Metastatic Cancer Research Studies Should Better Evaluate and Communicate Quality of Life Measures

August 6, 2015

New report from Green Park Collaborative urges new metrics for assessing treatments for advanced disease


Baltimore, MD—August 8, 2015—The Green Park Collaborative, sponsored by the Center for Medical Technology Policy (CMTP), has released an effectiveness guidance document (EGD) recommending that researchers compare metastatic cancer treatment sequences using data from real-world settings, and focusing on outcomes that matter to patients when treatments are not expected to lead to a cure.  The EGD is intended to promote more rapid evidence development to aid patients with incurable cancers who have multiple treatment options but lack evidence to make well-informed choices.

“When patients know that a cure is not possible, other priorities gain importance,” said Donna Messner, PhD, Vice President and Senior Research Director at CMTP. “Beyond side effects, patients want to understand how often they will feel well enough to go to work, how many doctor visits they might need to make, or how much money they will need to spend on therapy and care.”

The EGD calls for measuring ten outcomes using evidence gathered from claims, electronic health records, and other sources.  Beyond overall survival, the EGD recommends outcomes such as “time to first treatment after initial diagnosis of metastatic disease” which, when combined with tumor characteristics and other information, can help patients identify situations where toxic therapy might be delayed without harm.  The EGD also recommends outcomes focused on important but rarely measured elements of patient burden, such as number of visits to a clinic, doctor’s office, or emergency room, and total out-of-pocket costs.

While most of the outcomes can be measured using existing sources, the EGD highlights aspects of data collection in need of improvement, such as developing tools to collect work absenteeism. The EGD also recommends that patient-reported outcomes be routinely collected in clinical trials, routine cancer care, and the patient medical record. Finally, the EGD advocates for standard communication tools to inform patients of the results of these types of comparative studies.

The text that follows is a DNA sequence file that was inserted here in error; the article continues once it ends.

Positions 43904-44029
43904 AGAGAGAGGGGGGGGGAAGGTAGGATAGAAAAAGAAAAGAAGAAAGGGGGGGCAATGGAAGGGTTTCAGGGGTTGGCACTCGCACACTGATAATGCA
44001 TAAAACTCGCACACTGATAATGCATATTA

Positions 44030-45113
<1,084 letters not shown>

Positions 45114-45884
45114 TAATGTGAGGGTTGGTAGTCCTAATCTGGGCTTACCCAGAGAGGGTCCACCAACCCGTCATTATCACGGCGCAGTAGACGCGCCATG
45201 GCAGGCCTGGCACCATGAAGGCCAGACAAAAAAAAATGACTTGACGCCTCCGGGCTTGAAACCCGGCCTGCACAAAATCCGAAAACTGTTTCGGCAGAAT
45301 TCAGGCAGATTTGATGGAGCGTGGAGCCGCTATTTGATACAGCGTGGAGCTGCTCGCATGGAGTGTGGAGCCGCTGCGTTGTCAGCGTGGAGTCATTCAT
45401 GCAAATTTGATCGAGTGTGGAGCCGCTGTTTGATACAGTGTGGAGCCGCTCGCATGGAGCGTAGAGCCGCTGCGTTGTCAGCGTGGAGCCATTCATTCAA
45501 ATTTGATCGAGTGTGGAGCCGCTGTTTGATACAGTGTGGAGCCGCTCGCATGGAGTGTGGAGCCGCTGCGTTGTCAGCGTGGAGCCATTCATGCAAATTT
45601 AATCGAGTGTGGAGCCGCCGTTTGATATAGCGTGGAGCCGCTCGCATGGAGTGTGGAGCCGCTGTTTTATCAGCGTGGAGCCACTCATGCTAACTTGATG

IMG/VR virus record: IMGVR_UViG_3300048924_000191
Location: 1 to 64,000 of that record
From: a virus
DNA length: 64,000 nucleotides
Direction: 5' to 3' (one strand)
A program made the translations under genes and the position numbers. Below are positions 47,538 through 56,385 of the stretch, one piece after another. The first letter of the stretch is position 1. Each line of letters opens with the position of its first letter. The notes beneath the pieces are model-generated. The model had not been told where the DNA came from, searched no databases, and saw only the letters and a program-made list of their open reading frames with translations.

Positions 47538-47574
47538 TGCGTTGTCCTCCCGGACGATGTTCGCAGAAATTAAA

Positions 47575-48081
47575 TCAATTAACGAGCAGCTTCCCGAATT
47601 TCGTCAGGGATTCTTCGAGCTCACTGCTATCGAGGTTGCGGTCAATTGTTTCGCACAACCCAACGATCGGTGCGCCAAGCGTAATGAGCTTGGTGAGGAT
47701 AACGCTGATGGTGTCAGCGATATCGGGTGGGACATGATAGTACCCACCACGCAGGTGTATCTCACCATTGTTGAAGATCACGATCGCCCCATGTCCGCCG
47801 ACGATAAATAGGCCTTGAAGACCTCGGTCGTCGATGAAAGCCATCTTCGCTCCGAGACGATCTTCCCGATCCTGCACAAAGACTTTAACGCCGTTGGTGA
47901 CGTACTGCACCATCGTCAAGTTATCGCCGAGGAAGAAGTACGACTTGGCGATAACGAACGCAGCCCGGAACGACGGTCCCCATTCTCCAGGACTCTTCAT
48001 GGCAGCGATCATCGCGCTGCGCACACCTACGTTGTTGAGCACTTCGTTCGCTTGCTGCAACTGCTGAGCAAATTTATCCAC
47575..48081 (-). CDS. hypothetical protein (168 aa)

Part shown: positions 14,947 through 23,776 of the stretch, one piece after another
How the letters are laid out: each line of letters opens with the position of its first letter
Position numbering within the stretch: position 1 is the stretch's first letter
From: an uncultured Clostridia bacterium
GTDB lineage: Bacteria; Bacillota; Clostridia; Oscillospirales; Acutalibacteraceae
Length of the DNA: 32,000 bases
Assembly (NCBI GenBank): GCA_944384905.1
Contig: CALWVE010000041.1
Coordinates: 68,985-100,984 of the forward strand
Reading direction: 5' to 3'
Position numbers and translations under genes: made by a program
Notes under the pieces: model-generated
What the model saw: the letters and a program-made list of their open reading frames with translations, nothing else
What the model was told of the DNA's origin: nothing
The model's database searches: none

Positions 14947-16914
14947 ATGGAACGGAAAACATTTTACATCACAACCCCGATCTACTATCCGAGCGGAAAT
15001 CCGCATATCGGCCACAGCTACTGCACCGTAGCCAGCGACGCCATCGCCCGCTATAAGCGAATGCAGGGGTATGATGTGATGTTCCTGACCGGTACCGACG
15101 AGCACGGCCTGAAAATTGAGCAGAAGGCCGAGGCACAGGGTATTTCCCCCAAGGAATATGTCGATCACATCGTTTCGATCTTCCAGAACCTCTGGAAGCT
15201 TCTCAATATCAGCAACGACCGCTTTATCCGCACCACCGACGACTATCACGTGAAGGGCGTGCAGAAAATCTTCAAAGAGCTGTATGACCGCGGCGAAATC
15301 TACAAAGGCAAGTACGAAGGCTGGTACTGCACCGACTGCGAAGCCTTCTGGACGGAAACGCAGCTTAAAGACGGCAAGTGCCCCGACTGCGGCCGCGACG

About the Green Park Collaborative-USA
The Green Park Collaborative-USA (GPC) is a multi-stakeholder forum that was established to guide the generation of clinical evidence needed to inform healthcare treatment and coverage decisions in the United States. GPC is a major initiative of the Center for Medical Technology Policy (CMTP).  GPC members include a diverse mix of payers, life sciences companies, patients, clinicians, researchers, and regulators. GPC convenes working groups to develop condition and technology-specific study design recommendations that focus on real-world effectiveness and value, meet the evidence expectations of payers, and are informed by the views of patients and clinicians. 

For more information: /resource-center/view/recommendations-for-comparing-cancer-therapy-sequences/

Julie Simmons
410-547-2687 x116